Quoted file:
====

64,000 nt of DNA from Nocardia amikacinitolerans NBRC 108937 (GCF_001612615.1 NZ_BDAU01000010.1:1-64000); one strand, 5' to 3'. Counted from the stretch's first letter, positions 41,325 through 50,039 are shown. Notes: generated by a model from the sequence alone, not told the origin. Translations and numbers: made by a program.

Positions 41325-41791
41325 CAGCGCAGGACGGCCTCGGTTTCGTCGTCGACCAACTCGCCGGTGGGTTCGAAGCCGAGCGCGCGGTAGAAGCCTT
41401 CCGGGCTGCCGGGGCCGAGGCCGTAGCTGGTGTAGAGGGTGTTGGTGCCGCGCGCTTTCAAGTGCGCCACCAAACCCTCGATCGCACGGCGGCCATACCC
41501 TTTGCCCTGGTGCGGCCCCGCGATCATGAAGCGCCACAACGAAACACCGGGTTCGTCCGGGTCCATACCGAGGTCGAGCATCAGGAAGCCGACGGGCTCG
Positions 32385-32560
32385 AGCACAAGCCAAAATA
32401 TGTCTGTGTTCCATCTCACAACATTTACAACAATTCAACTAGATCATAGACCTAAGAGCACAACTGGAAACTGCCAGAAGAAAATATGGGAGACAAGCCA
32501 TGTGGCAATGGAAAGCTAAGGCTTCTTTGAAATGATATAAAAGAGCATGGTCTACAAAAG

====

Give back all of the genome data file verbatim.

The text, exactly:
64,000 nt of DNA from Nocardia amikacinitolerans NBRC 108937 (GCF_001612615.1 NZ_BDAU01000010.1:1-64000); one strand, 5' to 3'. Counted from the stretch's first letter, positions 41,325 through 50,039 are shown. Notes: generated by a model from the sequence alone, not told the origin. Translations and numbers: made by a program.

Positions 41325-41791
41325 CAGCGCAGGACGGCCTCGGTTTCGTCGTCGACCAACTCGCCGGTGGGTTCGAAGCCGAGCGCGCGGTAGAAGCCTT
41401 CCGGGCTGCCGGGGCCGAGGCCGTAGCTGGTGTAGAGGGTGTTGGTGCCGCGCGCTTTCAAGTGCGCCACCAAACCCTCGATCGCACGGCGGCCATACCC
41501 TTTGCCCTGGTGCGGCCCCGCGATCATGAAGCGCCACAACGAAACACCGGGTTCGTCCGGGTCCATACCGAGGTCGAGCATCAGGAAGCCGACGGGCTCG
Positions 32385-32560
32385 AGCACAAGCCAAAATA
32401 TGTCTGTGTTCCATCTCACAACATTTACAACAATTCAACTAGATCATAGACCTAAGAGCACAACTGGAAACTGCCAGAAGAAAATATGGGAGACAAGCCA
32501 TGTGGCAATGGAAAGCTAAGGCTTCTTTGAAATGATATAAAAGAGCATGGTCTACAAAAG